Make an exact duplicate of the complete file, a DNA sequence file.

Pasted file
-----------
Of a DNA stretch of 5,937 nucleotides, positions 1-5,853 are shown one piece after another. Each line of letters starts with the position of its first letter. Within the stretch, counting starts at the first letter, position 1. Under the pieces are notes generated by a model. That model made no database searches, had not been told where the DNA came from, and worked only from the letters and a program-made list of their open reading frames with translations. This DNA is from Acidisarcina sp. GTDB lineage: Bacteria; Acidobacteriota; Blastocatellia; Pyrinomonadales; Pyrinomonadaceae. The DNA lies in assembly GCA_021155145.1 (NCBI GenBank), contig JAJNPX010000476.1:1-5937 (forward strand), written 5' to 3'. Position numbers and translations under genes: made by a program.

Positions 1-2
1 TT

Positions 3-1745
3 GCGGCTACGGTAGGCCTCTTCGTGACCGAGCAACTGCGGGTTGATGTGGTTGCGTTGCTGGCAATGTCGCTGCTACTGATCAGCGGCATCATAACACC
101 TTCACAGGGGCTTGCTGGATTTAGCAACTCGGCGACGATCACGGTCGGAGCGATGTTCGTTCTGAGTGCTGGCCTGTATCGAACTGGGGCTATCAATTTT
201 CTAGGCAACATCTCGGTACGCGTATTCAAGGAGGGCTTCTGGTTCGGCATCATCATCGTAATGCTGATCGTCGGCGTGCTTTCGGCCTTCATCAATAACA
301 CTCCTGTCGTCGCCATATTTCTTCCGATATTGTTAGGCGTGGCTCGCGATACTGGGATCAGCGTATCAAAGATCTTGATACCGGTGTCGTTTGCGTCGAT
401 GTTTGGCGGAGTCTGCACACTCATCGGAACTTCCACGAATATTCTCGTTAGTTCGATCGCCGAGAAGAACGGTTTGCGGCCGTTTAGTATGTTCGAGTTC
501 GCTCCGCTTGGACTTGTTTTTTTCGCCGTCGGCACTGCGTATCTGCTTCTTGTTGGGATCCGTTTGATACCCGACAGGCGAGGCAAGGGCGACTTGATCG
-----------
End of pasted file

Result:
Of a DNA stretch of 5,937 nucleotides, positions 1-5,853 are shown one piece after another. Each line of letters starts with the position of its first letter. Within the stretch, counting starts at the first letter, position 1. Under the pieces are notes generated by a model. That model made no database searches, had not been told where the DNA came from, and worked only from the letters and a program-made list of their open reading frames with translations. This DNA is from Acidisarcina sp. GTDB lineage: Bacteria; Acidobacteriota; Blastocatellia; Pyrinomonadales; Pyrinomonadaceae. The DNA lies in assembly GCA_021155145.1 (NCBI GenBank), contig JAJNPX010000476.1:1-5937 (forward strand), written 5' to 3'. Position numbers and translations under genes: made by a program.

Positions 1-2
1 TT

Positions 3-1745
3 GCGGCTACGGTAGGCCTCTTCGTGACCGAGCAACTGCGGGTTGATGTGGTTGCGTTGCTGGCAATGTCGCTGCTACTGATCAGCGGCATCATAACACC
101 TTCACAGGGGCTTGCTGGATTTAGCAACTCGGCGACGATCACGGTCGGAGCGATGTTCGTTCTGAGTGCTGGCCTGTATCGAACTGGGGCTATCAATTTT
201 CTAGGCAACATCTCGGTACGCGTATTCAAGGAGGGCTTCTGGTTCGGCATCATCATCGTAATGCTGATCGTCGGCGTGCTTTCGGCCTTCATCAATAACA
301 CTCCTGTCGTCGCCATATTTCTTCCGATATTGTTAGGCGTGGCTCGCGATACTGGGATCAGCGTATCAAAGATCTTGATACCGGTGTCGTTTGCGTCGAT
401 GTTTGGCGGAGTCTGCACACTCATCGGAACTTCCACGAATATTCTCGTTAGTTCGATCGCCGAGAAGAACGGTTTGCGGCCGTTTAGTATGTTCGAGTTC
501 GCTCCGCTTGGACTTGTTTTTTTCGCCGTCGGCACTGCGTATCTGCTTCTTGTTGGGATCCGTTTGATACCCGACAGGCGAGGCAAGGGCGACTTGATCG